Headsets are generally a ‘set it and forget it’ type of component – something you only think about when yours wears out or you’re building up a new frame. But what if a headset could change the way your bike handles? That’s just what Cane Creek’s AngleSet manages to do, making it a game changer.
The AngleSet fits most bikes with a 1.5in or tapered head tube and gives you impressive control over its head tube angle (and subsequently, wheelbase) through use of offset ball-joint style cups and bearing seats that self-align when preloaded.
The system gives up to 1.5° of adjustment either way (slacker or steeper) in 0.5° increments, for a total of six angle options, depending on head tube configuration. It comes down to this: the AngleSet gives you the rider, rather than a bike company’s product manager, the last say when it comes to head angle.
We tested the AngleSet on two bikes – a 2011 Giant Reign and Ibis’s new Mojo SL-R. On the 6in-travel Reign we geeked out, first taking the frame from the stock 67.5° head angle to the steepest possible setting of 69° and then swinging almost all the way in the opposite direction to settle on 66.5°.
We’re not sure anyone would want to go steeper on the Reign, as its stock head angle seems to best complement its travel and purpose. However, when we swung slacker we became almost giddy with the change on some of our local area’s steep terrain with drops. The 66.5° setting was perfect for racing the Trestle All-Mountain Enduro; now if this darn Giant would accept a chain guide, we’d have an all-day-driving mini-downhill bike.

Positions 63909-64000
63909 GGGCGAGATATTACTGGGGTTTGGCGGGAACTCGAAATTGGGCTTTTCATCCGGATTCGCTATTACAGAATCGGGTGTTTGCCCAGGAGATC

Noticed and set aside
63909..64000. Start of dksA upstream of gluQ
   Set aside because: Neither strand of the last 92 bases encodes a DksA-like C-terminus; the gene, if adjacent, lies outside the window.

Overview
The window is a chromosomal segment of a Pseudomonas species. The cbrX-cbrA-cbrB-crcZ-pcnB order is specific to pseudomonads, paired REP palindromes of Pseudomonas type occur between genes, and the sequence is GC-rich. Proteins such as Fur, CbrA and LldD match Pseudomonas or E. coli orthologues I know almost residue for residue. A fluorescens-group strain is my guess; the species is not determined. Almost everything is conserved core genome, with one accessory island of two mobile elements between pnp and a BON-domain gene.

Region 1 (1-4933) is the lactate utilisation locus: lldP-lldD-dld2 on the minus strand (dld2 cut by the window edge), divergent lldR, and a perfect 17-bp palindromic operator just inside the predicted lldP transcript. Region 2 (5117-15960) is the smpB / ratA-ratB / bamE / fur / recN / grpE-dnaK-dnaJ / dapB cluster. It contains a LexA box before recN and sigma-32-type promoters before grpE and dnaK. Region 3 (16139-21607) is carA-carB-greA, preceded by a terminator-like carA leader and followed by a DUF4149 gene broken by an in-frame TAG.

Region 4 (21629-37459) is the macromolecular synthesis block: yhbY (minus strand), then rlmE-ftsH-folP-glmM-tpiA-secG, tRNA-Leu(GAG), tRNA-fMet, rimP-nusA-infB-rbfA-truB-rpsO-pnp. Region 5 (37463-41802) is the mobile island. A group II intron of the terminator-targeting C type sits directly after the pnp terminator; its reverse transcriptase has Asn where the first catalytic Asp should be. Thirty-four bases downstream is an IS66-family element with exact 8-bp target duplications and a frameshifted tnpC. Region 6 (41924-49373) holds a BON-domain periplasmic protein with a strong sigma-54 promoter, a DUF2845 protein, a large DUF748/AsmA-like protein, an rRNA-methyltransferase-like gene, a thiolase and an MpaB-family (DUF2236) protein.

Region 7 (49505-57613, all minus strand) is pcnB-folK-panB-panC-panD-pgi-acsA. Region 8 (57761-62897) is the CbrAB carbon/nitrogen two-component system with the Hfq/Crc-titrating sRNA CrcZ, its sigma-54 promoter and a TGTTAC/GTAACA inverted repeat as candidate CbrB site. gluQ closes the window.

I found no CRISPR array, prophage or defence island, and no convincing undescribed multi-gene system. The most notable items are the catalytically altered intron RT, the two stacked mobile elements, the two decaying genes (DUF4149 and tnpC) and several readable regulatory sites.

We slackened our test bikes by 1-degree : we slackened our test bikes by 1-degree Matt Pacocha
We slackened our test bikes by one degree
When we tested the 140mm-travel Mojo SL-R back at the start of the summer we were disappointed that its geometry wasn’t as progressive as its design. In particular, we felt the 69° head angle was a bit steep for more aggressive riders and more testing terrain. The AngleSet came to the rescue, allowing us to step down to 67.5°, which helped the bike live up to its potential on technical trails.
But that’s not to say the AngleSet is only for slackening head angles. It’s supplied as stock on many downhill bikes, where’s it’s used to steepen as well as slacken geometry to adjust for different courses and riding styles. For example, a racer may want to steepen the head angle for a more technical, slow-speed course and slacken it for a wide open, high-speed run.
Many of these bikes even come with pinch-bolt style head tubes to facilitate AngleSet cup changes without constantly pressing and pounding out the headset’s cups. Then there’s the story of a pro enduro racer we ride with who finds the bikes he’s given just a tad too slack for his personal riding style. In this case, the AngleSet seems the perfect answer to keep both rider and sponsors happy.
What the AngleSet does is give riders the chance to geek out and be their own frame designer (in this small respect), which is darn fun and has the potential to make you fall in love with a bike that was just slightly off. Case in point, it allowed us to take a superlight carbon rig like the Mojo SL-R and really shred on it.
In the US the AngleSet’s $150 pricetag (for a single set angle change; just under $200 for the six-degree set) looks like good value, too, given that it’s of comparable quality to high-end headsets from the likes of Chris King. That price increases by about 20-percent for UK buyers, at £199, though, making alternative angle changing options like fixed headset cups and offset shock mounts look more attractive.
The ball-joint style cups and bearing seats: Matt Pacocha
By changing the offset cups you can change your bike’s head angle; depending on the head tube style the offset can come from the top or bottom cup